Two are better than one, because they have a good return for their labor: If either of them falls down, one can help the other up. But pity anyone who falls and has no one to help them up. Also, if two lie down together, they will keep warm. But how can one keep warm alone? Though one may be overpowered, two can defend themselves. A cord of three strands is not quickly broken.” Ecclesiastes 4:9-12 

After telling us that our value is found not in isolation but in relationship, it examines our relationship with God. This isn’t being terrified of God, but understanding the awesome power of God and respecting it; not making light of the covenants or promises that you make to God and that you remain faithful in the commitments you make to God. If the only thing you have with God is words but your actions don’t reflect your relationship, then it is meaningless.

“When you make a vow to God, do not delay to fulfill it. He has no pleasure in fools; fulfill your vow. It is better not to make a vow than to make one and not fulfill it…Why should God be angry at what you say and destroy the work of your hands? Much dreaming and many words are meaningless. Therefore fear God.” Ecclesiastes 5:4-7

So we’ve got value in relationship with others and God (kind of like when Jesus said the two greatest commandments were to love God and love others). But there’s a lot of other things that come with life. Can our value be found in wealth? Ecclesiastes 5:10 says “Whoever loves money never has enough; whoever loves wealth is never satisfied with their income. This too is meaningless.” It lists a lot of ways wealth, consumption and desire are meaningless. So where is the goodness in wealth? To happily toil and be content and enjoy their gift with a glad heart from God.

“This is what I have observed to be good: that it is appropriate for a person to eat, to drink and to find satisfaction in their toilsome labor under the sun during the few days of life God has given them—for this is their lot. Moreover, when God gives someone wealth and possessions, and the ability to enjoy them, to accept their lot and be happy in their toil—this is a gift of God. They seldom reflect on the days of their life, because God keeps them occupied with gladness of heart.” Ecclesiastes 5:18-20

Contentment; to be content with where God calls us and to serve Him with a happy heart. To love the life that we have been given with the people we are with; because to not see the abundance of blessings that exist within our life and give thanks for them is to endure suffering of the most acute kind; as written, a grievous evil.

God gives some people wealth, possessions and honor, so that they lack nothing their hearts desire, but God does not grant them the ability to enjoy them, and strangers enjoy them instead. This is meaningless, a grievous evil. A man may have a hundred children and live many years; yet no matter how long he lives, if he cannot enjoy his prosperity and does not receive proper burial, I say that a stillborn child is better off than he. It comes without meaning, it departs in darkness, and in darkness its name is shrouded. Though it never saw the sun or knew anything, it has more rest than does that man— even if he lives a thousand years twice over but fails to enjoy his prosperity. Do not all go to the same place?” Ecclesiastes 6:2-6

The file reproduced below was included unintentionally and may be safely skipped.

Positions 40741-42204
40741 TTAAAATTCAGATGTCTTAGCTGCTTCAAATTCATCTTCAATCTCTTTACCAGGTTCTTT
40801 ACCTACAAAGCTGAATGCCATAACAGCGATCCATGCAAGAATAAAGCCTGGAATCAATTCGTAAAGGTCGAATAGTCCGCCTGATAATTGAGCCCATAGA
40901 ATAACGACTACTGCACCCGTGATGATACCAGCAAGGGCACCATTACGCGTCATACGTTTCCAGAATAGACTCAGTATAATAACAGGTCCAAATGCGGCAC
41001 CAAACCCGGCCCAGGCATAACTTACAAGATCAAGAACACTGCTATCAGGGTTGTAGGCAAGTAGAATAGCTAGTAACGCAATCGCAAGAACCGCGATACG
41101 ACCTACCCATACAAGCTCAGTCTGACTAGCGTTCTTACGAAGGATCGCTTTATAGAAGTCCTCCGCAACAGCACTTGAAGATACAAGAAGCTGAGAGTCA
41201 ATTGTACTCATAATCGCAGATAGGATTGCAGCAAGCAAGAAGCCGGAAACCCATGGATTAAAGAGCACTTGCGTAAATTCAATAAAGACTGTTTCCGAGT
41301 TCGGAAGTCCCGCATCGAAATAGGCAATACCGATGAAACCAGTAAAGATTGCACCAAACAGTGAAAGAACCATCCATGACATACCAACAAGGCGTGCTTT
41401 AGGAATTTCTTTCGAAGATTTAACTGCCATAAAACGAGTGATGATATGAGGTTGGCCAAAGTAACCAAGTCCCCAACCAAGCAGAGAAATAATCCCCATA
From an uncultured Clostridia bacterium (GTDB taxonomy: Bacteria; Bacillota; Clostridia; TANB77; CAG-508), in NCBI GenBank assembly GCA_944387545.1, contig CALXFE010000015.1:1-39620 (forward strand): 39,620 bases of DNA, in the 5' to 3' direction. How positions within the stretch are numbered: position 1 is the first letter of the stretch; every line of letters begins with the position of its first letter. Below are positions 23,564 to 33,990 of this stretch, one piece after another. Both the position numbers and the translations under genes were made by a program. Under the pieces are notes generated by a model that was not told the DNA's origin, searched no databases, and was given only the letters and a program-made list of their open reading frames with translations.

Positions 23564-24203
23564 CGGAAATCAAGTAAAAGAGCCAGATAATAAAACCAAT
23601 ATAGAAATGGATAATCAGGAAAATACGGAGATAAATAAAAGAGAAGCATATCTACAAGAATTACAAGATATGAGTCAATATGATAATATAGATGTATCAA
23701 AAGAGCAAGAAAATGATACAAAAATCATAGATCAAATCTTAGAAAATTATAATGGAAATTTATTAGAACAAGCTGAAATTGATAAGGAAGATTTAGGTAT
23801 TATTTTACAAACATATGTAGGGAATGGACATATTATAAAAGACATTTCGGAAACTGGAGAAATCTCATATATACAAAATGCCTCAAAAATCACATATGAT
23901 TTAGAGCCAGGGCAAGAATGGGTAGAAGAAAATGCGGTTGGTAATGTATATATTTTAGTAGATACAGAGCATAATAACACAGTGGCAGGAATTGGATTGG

We all must die. In Ecclesiastes 9:2 it says, “All share a common destiny—the righteous and the wicked, the good and the bad, the clean and the unclean, those who offer sacrifices and those who do not.” We all leave this world through the veil of death; the question is, what do we do with our life? First, enjoy it with a glad heart.

“Go, eat your food with gladness, and drink your wine with a joyful heart, for God has already approved what you do… Enjoy life with your wife, whom you love… For this is your lot in life and in your toilsome labor under the sun. Whatever your hand finds to do, do it with all your might, for in the realm of the dead, where you are going, there is neither working nor planning nor knowledge nor wisdom.” Ecclesiastes 9:7-10

Invest diversely and abundantly and do not be idle; although we now understand some things much better than they did when Ecclesiastes was written, the awesome mysteries of the universe are bountiful and remind us how little do we know. Even smaller is the amount of influence and control we have over the direction our investments take, whether we speak of time, assets, or energy.

“As you do not know the path of the wind, or how the body is formed in a mother’s womb, so you cannot understand the work of God, the Maker of all things. Sow your seed in the morning, and at evening let your hands not be idle, for you do not know which will succeed, whether this or that, or whether both will do equally well.” Ecclesiastes 11:5-6

And lastly but perhaps most importantly, remember your Creator who blessed you with the day that you have and the breathe that you breath. Honor the covenant between the Lord God and yourself.

“Now all has been heard; here is the conclusion of the matter: Fear God and keep his commandments, for this is the duty of all mankind. For God will bring every deed into judgment, including every hidden thing, whether it is good or evil.” Ecclesiastes 12:13-14

Reflections on Viorst and Dying